Translator Najaf Daryabandari, Iran’s Living Human Treasure in cuisine, dies at 91

May 4, 2020 - 18:29

TEHRAN – Najaf Daryabandari, Iranian translator and writer who was selected as a Living Human Treasure in the category of cuisine, died of old age at his home in Tehran on Monday at the age of 91, his son Sohrab announced in a statement.

“I offer my condolences to his fans,” Sohrab said and asked his fans and friends not to gather at his home to prevent the spread of coronavirus.

Daryabandari is most famous for translating stories from Ernest Hemingway, William Faulkner, Mark Twain and several other American writers.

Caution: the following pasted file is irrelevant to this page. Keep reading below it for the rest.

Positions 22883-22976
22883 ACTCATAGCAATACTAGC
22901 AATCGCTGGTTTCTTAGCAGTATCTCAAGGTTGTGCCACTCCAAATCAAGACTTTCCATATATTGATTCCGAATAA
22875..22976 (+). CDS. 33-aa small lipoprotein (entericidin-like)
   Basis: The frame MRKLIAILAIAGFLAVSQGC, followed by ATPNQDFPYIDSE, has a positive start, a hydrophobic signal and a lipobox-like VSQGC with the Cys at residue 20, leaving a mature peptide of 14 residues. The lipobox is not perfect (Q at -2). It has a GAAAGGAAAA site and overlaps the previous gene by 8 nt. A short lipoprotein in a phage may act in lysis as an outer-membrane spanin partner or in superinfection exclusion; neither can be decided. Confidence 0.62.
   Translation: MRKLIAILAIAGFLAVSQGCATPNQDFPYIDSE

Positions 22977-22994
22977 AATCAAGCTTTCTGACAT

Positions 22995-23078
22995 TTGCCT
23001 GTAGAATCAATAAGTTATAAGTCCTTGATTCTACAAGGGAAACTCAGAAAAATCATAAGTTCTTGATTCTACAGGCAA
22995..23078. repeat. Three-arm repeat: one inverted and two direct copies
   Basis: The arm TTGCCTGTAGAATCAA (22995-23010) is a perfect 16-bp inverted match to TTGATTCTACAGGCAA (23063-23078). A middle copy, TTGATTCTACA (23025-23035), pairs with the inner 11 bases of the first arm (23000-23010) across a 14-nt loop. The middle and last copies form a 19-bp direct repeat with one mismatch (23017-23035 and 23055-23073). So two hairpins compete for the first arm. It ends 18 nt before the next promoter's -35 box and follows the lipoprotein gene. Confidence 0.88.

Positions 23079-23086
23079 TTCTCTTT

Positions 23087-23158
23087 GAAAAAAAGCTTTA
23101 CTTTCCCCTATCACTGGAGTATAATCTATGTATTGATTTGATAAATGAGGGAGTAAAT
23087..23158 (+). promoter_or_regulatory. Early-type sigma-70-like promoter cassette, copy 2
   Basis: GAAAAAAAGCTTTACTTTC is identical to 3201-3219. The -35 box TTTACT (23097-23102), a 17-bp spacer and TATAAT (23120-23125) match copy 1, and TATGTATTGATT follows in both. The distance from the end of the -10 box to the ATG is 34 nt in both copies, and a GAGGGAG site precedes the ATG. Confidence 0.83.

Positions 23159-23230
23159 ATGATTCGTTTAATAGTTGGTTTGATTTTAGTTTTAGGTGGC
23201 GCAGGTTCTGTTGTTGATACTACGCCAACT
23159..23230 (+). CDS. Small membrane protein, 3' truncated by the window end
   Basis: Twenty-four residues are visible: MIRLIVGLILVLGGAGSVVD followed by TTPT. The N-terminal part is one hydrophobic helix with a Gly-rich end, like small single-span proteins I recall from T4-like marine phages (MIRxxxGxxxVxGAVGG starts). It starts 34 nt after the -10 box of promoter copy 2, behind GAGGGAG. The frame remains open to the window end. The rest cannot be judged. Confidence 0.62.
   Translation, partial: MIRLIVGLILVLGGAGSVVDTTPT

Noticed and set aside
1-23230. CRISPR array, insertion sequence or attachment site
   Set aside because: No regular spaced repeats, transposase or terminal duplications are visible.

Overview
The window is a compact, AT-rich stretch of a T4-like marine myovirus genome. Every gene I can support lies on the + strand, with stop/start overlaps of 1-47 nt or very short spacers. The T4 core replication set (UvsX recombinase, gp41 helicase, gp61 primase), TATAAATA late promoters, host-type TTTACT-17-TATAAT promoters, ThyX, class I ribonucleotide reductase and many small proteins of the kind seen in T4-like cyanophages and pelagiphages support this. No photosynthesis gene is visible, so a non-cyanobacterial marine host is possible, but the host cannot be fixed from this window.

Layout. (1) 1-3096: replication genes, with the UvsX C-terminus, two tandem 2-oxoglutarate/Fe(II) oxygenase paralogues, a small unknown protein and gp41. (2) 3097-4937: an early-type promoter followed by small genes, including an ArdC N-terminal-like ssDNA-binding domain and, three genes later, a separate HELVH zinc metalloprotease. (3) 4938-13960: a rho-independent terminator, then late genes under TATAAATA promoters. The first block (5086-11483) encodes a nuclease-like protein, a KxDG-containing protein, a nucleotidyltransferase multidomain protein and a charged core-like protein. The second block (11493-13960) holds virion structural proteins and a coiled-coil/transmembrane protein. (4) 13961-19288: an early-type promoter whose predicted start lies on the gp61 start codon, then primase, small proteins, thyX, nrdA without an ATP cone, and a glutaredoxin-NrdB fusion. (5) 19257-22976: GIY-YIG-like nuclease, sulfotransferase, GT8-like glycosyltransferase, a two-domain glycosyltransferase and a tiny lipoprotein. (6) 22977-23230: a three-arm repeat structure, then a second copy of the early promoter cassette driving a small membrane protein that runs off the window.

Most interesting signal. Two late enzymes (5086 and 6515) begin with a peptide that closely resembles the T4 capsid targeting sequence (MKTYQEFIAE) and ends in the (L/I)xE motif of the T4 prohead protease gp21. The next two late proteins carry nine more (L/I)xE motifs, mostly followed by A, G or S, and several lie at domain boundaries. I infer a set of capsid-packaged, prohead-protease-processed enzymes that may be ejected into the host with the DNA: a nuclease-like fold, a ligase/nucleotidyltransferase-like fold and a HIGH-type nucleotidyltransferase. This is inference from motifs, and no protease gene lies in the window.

Since 2001, Daryabandari was translating “The Complete Short Stories of Ernest Hemingway”, which comprises 99 short stories and was published by Random House in the United States in 1979.

The best Persian translations of Hemingway’s “A Farewell to Arms” and “The Old Man and the Sea”, and William Faulkner’s “A Rose for Emily” and “As I Lay Dying” were produced by Daryabandari.

With the help of his wife Fahimeh Rastkar, he wrote the cookbook “From Garlic to Onion” that brought him the title “Living Human Treasure” from the Cultural Heritage, Tourism and Handicrafts Organization in 2017.

He also rendered Bertrand Russell’s “A History of Western Philosophy” and “Power” into Persian.

Photo: Iranian translator and write Najaf Daryabandari in an undated photo. (ISNA/Mehdi Qasemi)

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